|From:||Stefan Israelsson Tampe|
|Subject:||Re: and-let* is not composable?|
|Date:||Sat, 14 Sep 2013 10:19:07 +0200|
> Well, while syntax-rules macros are quite easy to understand
> (at least from the user's point of view), although sometimes a littleIf you, or the other people who are confused by syntax-case, can point
> tricky, the syntax-case system I find still too difficult to use.
> define-macro, on the other hand, is very easy to explain
> even to beginner programmers, although the resulting macros
> are much more difficult to analyse.
to the parts of the manual that confuse you, so we can clear them up, I
think we'd all appreciate it.
The order of presentation in the manual is that syntax-rules macrosare explained first, because they are more limited, and there's noneed to get into details regarding syntax objects.I used to explain the "syntax-rules" macros to my friends byfirst showing "what we want to transform into what", and then packingit up in some magic to work (because basically that's how Iunderstand them). The advantage was that the meaning of the macrois readily visible and there's no need to analyse the code.The manual however makes very little reference to define-macro systemto explain how syntax-case works. It is easy to see that lisp programsare lists of symbols, and so they can be processed like any otherlists of symbols before they are evaluated -- that's the essentialsof lisp macros. In case of "syntax-case" some new mysteriousnotions appear: namely, the unfamous syntax objects. And while itis easy to imagine how the list of symbols look like, all we readabout in the manual is that "the syntax expander representsidentifiers as annotated syntax objects, attaching such informationto those syntax objects as is needed to maintain referentialtransparency". We don't know what sort of information is that, andwhy is it better to use syntax-case over define-macro.Especially if we compare the "anamorphic if" definition from themanual,(define-syntax aif(lambda (x)(syntax-case x ()((_ test then else)(syntax-case (datum->syntax x 'it) ()(it#'(let ((it test))(if it then else))))))))with the most straightforward "anamorphic if" with define-macro:(define-macro (aif test then else)`(let ((it ,test))(if it,then,else)))(Even if the latter is not exactly right, as is argued in section6.10.5, it generally does its job)Also, I have to admit that I still don't understand what thesyntax-case macro above is doing. Furthermore, it isn't clear whysyntax->datum takes only one argument, and datum->syntax takestwo (a syntax object and the "datum" itself)Fundamentally, syntax-case shouldn't be harder to use than define-macro
99% of the time, if you remember
- macros are functions from "syntax-objects" to syntax-objects
- syntax-objects are smart symbols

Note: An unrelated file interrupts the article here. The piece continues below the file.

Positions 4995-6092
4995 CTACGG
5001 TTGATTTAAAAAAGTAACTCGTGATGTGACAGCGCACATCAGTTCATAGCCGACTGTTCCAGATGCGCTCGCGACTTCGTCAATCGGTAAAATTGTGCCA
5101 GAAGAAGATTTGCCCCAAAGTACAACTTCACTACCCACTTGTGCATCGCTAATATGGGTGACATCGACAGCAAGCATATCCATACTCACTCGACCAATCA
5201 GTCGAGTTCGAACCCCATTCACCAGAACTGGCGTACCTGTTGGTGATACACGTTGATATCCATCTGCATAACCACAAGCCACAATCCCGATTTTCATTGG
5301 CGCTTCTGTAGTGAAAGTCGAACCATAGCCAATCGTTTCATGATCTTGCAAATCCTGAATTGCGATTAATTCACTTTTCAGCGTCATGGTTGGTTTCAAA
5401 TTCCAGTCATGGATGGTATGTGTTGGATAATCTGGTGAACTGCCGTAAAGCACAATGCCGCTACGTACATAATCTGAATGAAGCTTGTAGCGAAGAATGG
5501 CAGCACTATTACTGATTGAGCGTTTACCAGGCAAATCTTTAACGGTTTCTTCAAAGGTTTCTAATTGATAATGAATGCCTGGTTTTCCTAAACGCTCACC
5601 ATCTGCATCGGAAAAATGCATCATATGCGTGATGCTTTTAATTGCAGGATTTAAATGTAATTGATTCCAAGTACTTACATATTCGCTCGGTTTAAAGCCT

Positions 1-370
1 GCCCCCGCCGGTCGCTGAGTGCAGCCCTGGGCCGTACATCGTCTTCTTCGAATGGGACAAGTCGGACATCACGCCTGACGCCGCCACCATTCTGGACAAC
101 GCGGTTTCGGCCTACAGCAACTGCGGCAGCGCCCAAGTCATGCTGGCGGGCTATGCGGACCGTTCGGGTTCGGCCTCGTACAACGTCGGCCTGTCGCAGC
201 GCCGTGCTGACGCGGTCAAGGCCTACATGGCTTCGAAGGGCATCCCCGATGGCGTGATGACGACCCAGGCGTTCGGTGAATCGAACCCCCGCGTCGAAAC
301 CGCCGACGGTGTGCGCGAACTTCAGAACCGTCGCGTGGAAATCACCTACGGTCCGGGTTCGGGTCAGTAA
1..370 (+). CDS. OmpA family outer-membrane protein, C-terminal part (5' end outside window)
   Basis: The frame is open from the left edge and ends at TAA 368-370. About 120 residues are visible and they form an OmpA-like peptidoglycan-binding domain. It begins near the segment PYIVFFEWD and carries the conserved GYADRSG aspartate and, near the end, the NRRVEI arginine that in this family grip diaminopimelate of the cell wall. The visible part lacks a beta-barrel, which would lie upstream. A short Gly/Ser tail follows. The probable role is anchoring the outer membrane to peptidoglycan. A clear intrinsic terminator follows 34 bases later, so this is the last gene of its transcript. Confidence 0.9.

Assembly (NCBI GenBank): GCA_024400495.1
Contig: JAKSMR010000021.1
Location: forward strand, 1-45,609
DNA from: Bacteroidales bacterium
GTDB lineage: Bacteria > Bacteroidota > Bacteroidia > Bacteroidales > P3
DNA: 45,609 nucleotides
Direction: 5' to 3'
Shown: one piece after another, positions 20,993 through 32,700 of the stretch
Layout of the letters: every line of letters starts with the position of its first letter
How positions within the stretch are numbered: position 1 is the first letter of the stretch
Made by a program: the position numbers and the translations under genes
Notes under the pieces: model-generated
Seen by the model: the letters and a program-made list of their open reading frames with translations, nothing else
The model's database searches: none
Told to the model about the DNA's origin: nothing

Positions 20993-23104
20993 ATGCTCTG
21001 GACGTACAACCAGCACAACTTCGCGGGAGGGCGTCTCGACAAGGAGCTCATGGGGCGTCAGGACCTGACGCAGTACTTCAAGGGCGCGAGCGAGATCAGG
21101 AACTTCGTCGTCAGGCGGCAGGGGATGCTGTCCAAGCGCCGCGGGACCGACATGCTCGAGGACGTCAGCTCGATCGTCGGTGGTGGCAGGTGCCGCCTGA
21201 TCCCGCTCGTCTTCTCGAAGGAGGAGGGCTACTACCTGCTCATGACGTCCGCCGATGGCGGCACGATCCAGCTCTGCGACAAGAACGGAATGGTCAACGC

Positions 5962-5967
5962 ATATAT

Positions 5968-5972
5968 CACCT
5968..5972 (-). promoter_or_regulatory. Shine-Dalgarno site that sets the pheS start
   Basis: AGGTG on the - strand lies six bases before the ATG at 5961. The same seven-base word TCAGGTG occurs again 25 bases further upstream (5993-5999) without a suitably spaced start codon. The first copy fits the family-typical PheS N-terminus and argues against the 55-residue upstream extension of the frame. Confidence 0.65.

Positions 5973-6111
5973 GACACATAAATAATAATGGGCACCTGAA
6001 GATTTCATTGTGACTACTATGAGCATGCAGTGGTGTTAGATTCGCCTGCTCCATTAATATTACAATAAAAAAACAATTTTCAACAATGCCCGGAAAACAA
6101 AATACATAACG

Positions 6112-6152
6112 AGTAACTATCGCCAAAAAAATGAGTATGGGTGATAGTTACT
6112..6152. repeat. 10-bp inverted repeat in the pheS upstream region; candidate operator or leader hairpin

- syntax->datum to remove the smartness
- datum->syntax is for when you want to break hygiene (but syntax
parameters are better where applicable)
- use quasisyntax to construct lists of syntax-objects instead of
quasiquote to construct lists of symbols.
Maybe showing a sufficient number of examples would bemore helpful, because I haven't got a clue "where syntaxparameters are applicable" or how I could use quasisyntaxand unsyntax.By the way, I've had another problem when defining a macro.I've been trying to implement something like dynamical scoping,but such that it wouldn't require introducing global variablesThe idea is that one can write
(with-default ((a 5))(define (f x) (+ x (specific a))))and that later the procedure could be used like that:(f 10)===> 15(specify ((a 20))(f 10))===> 30The first attempt was that there could be a global hash table*specifics* that would store the lists of values, and that"specific" could be a local macro that would expand to a hashreference. So I tried to implement that using syntax-rulesin the following way:(define-syntax with-default(syntax-rules ()((_ ((name value) ...)actions ...)(let-syntax ((specific (syntax-rules (name ...)((_ name)(hash-ref *specifics* 'name value));; don't mind shadowing for now...)))actions ...))))However, when I tried to use it, it seemed that the let-syntaxbehaves as if it wasn't there (so it didn't behave at all!):(with-default ((a 5))(define (f x)(+ x (specific a))))The situation was (again) resolved by creating a nasty combinationof "define-macro" and "syntax-rules", namely:
(define-macro (with-default bindings . actions)(match bindings(((names values) ...)`(let-syntax ((specific (syntax-rules ,names,@(map (match-lambda((name value)`((_ ,name)(hash-ref *defaults*',name ,value))))bindings)))),@actions))))It's not that I like it. I really don't. But I don't know how howelse this could be achieved, nor why the former solutionso stubbornly resists to work.Thanks,M.
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